[General Michele] Adinolfi [who has been trying to oust his boss, Saverio Capolupo since last year] appealed to politicians to prevent general Capolupo from staying on in charge of the financial police. It’s a paradoxical consequence of the law that says the job must go to the longest-serving general. And it also gives some idea of the current atmosphere within the financial police. Tensions run high, inevitably affecting the decisions of a commander who knows there are very few people he can trust. With nine months remaining to the end of General Capolupo’s term, no one can predict what will happen in the meantime. The gloves are off, internecine rivalries have been laid bare and there is a strong risk of a breakdown in relations at the top which could have negative repercussions throughout the force.Non capisco? Well, we're just getting started;
On 3 April, the papers carried excerpts from the Carabinieri NOE ecological operational unit report lodged by magistrates in Naples following the arrest of executives from the CPL Concordia energy cooperative. The report highlighted “the reaction of General Michele Adinolfi to the proposed extension of General Saverio Capolupo’s term as commander of the financial police and his declaration that he would not take it lying down”. Moreover, there was “the fact that just before the proposal in cabinet to appoint the commanding general of the financial police, Adinolfi visited the offices of a political party [the Democratic Party (PD) - Ed.], using a side entrance”. There are references to “the general’s exchanges with Matteo Renzi and Luca Lotti”, including numerous text messages, but the conversations have been redacted and there are no details. Officially, General Capolupo did not react but General Adinolfi publicly denied any intrigue. And there was more. The already tepid relations between the two cooled to freezing and what had been a suspicion on the top floor of Via XX Settembre became a certainty. The manoeuvre to prevent General Capolupo obtaining an extension of tenure lay exposed, although the detail was missing and it was unclear who had helped General Adinolfi weave his web of political contacts. Capolupo could be satisfied that the prime minister had not given in to pressure but the commander still had to find out which officers he could trust.So, what is it the Financial Police do? Seems like whatever they feel like. Now, the cool guys are the highway patrol;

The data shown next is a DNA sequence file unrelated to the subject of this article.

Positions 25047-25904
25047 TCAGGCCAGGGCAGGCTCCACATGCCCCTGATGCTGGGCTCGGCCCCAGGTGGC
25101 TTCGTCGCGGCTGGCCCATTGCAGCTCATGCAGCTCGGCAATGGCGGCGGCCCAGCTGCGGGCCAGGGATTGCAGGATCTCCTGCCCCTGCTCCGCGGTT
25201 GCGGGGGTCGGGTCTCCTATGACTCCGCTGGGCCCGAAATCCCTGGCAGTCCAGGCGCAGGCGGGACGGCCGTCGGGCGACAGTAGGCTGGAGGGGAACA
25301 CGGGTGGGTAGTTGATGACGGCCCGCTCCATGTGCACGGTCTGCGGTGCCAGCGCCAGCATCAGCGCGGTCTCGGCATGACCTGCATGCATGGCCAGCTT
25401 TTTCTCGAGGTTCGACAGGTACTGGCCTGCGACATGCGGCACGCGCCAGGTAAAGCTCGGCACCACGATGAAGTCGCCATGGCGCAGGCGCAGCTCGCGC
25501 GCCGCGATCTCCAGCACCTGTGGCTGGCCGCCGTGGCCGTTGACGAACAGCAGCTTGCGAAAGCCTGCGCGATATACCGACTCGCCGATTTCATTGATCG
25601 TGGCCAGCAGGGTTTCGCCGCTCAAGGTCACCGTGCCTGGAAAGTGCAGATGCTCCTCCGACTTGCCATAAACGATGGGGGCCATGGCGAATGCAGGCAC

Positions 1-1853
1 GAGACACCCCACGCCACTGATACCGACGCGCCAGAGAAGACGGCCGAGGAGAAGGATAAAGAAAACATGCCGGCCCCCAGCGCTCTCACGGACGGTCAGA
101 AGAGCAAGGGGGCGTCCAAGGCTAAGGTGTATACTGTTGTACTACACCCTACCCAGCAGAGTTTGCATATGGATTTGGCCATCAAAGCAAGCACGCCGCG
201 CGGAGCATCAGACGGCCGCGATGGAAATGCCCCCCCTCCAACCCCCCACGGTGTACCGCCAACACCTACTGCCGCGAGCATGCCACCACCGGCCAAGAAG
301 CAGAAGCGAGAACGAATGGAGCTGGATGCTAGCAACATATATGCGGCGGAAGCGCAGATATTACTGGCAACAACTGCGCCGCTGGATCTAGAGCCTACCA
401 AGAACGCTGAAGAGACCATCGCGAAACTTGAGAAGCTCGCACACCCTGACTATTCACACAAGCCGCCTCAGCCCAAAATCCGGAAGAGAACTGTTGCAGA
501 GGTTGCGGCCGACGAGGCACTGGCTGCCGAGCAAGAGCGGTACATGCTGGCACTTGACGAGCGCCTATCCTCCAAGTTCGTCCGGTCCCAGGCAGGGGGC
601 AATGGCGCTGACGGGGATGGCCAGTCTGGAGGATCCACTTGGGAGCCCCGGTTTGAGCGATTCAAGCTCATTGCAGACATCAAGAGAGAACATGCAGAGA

Which might be part of the explanation of why French economist Christian Thimann is not bullish on Southern Europe's chances these days. Wages of government workers in Italy have grown 60 percent since the lira was abandoned for the euro in 1999 (80% in Spain, 110% in Greece) with practically no increase in real productivity.
As the Corriere Della Sera article shows, maybe their interests are a bit too narcissistic;
On 17 January, when activity related to Capolupo’s imminent reconfirmation was at its height, Carabinieri [yet another Italian police force] officers recorded a phone conversation noting: “Bardi calls Adinolfi and says: ‘So-and-so told me you are at the inspectorate at six... then at eight we’ll go and get the ladies’. They say they are going to the Taverna Flavia ‘just to be together for a while’. Adinolfi says he will be ‘at the inspectorate at 5.30’”. The investigators confirmed that the meeting at the inspectorate would be in Toschi’s office and that the three were having dinner together with their wives. A concealed microphone was placed in the restaurant and the topic of conversation was, as always, how to get rid of Capolupo. Adinolfi himself had said as much only a few days earlier to Dario Nardella, one of Matteo Renzi’s closest confidants and former principal private secretary to economy minister, Vincenzo Fortunato. The general then vented his rage on the minister of the day, Fabrizio Saccomanni: “I’m not going any more. I want the minister to listen, I’ve made my voice heard by better ministers than him and well he knows it”.